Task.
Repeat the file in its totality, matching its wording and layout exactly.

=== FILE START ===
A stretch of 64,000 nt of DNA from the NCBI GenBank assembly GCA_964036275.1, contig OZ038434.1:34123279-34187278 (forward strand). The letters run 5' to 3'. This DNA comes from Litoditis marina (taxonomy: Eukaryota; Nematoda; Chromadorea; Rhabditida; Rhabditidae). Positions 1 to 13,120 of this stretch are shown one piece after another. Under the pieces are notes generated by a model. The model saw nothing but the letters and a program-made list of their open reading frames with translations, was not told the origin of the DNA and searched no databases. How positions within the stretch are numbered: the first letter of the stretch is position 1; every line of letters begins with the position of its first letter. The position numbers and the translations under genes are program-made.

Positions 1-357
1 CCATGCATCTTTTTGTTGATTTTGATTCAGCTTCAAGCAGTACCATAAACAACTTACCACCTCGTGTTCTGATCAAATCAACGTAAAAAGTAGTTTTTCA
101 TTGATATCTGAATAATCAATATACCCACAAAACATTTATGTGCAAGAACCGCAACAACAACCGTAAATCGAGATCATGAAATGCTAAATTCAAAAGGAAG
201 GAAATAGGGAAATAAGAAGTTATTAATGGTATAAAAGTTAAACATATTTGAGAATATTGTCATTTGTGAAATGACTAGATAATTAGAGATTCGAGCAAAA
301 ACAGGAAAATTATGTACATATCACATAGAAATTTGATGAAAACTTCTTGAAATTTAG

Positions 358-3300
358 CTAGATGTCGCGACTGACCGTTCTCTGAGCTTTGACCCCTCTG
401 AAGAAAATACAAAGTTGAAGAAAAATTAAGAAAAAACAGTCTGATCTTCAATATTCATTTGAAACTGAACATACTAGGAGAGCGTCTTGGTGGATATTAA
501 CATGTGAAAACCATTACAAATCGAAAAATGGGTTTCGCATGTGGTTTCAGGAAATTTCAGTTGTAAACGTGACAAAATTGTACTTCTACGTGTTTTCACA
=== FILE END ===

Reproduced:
A stretch of 64,000 nt of DNA from the NCBI GenBank assembly GCA_964036275.1, contig OZ038434.1:34123279-34187278 (forward strand). The letters run 5' to 3'. This DNA comes from Litoditis marina (taxonomy: Eukaryota; Nematoda; Chromadorea; Rhabditida; Rhabditidae). Positions 1 to 13,120 of this stretch are shown one piece after another. Under the pieces are notes generated by a model. The model saw nothing but the letters and a program-made list of their open reading frames with translations, was not told the origin of the DNA and searched no databases. How positions within the stretch are numbered: the first letter of the stretch is position 1; every line of letters begins with the position of its first letter. The position numbers and the translations under genes are program-made.

Positions 1-357
1 CCATGCATCTTTTTGTTGATTTTGATTCAGCTTCAAGCAGTACCATAAACAACTTACCACCTCGTGTTCTGATCAAATCAACGTAAAAAGTAGTTTTTCA
101 TTGATATCTGAATAATCAATATACCCACAAAACATTTATGTGCAAGAACCGCAACAACAACCGTAAATCGAGATCATGAAATGCTAAATTCAAAAGGAAG
201 GAAATAGGGAAATAAGAAGTTATTAATGGTATAAAAGTTAAACATATTTGAGAATATTGTCATTTGTGAAATGACTAGATAATTAGAGATTCGAGCAAAA
301 ACAGGAAAATTATGTACATATCACATAGAAATTTGATGAAAACTTCTTGAAATTTAG

Positions 358-3300
358 CTAGATGTCGCGACTGACCGTTCTCTGAGCTTTGACCCCTCTG
401 AAGAAAATACAAAGTTGAAGAAAAATTAAGAAAAAACAGTCTGATCTTCAATATTCATTTGAAACTGAACATACTAGGAGAGCGTCTTGGTGGATATTAA
501 CATGTGAAAACCATTACAAATCGAAAAATGGGTTTCGCATGTGGTTTCAGGAAATTTCAGTTGTAAACGTGACAAAATTGTACTTCTACGTGTTTTCACA